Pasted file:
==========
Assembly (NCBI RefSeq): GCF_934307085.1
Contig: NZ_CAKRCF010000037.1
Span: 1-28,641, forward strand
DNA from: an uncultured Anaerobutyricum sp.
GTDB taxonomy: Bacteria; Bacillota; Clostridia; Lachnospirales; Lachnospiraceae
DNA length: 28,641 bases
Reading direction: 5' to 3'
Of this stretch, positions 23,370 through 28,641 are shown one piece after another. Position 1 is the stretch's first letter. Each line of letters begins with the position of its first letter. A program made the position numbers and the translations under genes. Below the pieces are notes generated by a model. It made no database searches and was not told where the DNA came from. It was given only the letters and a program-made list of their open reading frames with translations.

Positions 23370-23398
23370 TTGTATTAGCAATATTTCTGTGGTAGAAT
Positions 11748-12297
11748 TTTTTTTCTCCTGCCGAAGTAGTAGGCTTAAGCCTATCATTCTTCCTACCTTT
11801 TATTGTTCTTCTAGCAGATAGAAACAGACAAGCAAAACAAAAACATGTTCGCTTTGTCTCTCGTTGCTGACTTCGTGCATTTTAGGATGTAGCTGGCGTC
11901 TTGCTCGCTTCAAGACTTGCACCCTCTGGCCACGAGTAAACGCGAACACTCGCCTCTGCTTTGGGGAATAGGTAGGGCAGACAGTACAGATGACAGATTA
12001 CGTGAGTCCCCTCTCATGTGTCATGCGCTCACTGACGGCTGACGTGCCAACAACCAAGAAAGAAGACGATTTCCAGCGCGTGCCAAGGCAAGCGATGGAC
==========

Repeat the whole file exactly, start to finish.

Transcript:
Assembly (NCBI RefSeq): GCF_934307085.1
Contig: NZ_CAKRCF010000037.1
Span: 1-28,641, forward strand
DNA from: an uncultured Anaerobutyricum sp.
GTDB taxonomy: Bacteria; Bacillota; Clostridia; Lachnospirales; Lachnospiraceae
DNA length: 28,641 bases
Reading direction: 5' to 3'
Of this stretch, positions 23,370 through 28,641 are shown one piece after another. Position 1 is the stretch's first letter. Each line of letters begins with the position of its first letter. A program made the position numbers and the translations under genes. Below the pieces are notes generated by a model. It made no database searches and was not told where the DNA came from. It was given only the letters and a program-made list of their open reading frames with translations.

Positions 23370-23398
23370 TTGTATTAGCAATATTTCTGTGGTAGAAT
Positions 11748-12297
11748 TTTTTTTCTCCTGCCGAAGTAGTAGGCTTAAGCCTATCATTCTTCCTACCTTT
11801 TATTGTTCTTCTAGCAGATAGAAACAGACAAGCAAAACAAAAACATGTTCGCTTTGTCTCTCGTTGCTGACTTCGTGCATTTTAGGATGTAGCTGGCGTC
11901 TTGCTCGCTTCAAGACTTGCACCCTCTGGCCACGAGTAAACGCGAACACTCGCCTCTGCTTTGGGGAATAGGTAGGGCAGACAGTACAGATGACAGATTA
12001 CGTGAGTCCCCTCTCATGTGTCATGCGCTCACTGACGGCTGACGTGCCAACAACCAAGAAAGAAGACGATTTCCAGCGCGTGCCAAGGCAAGCGATGGAC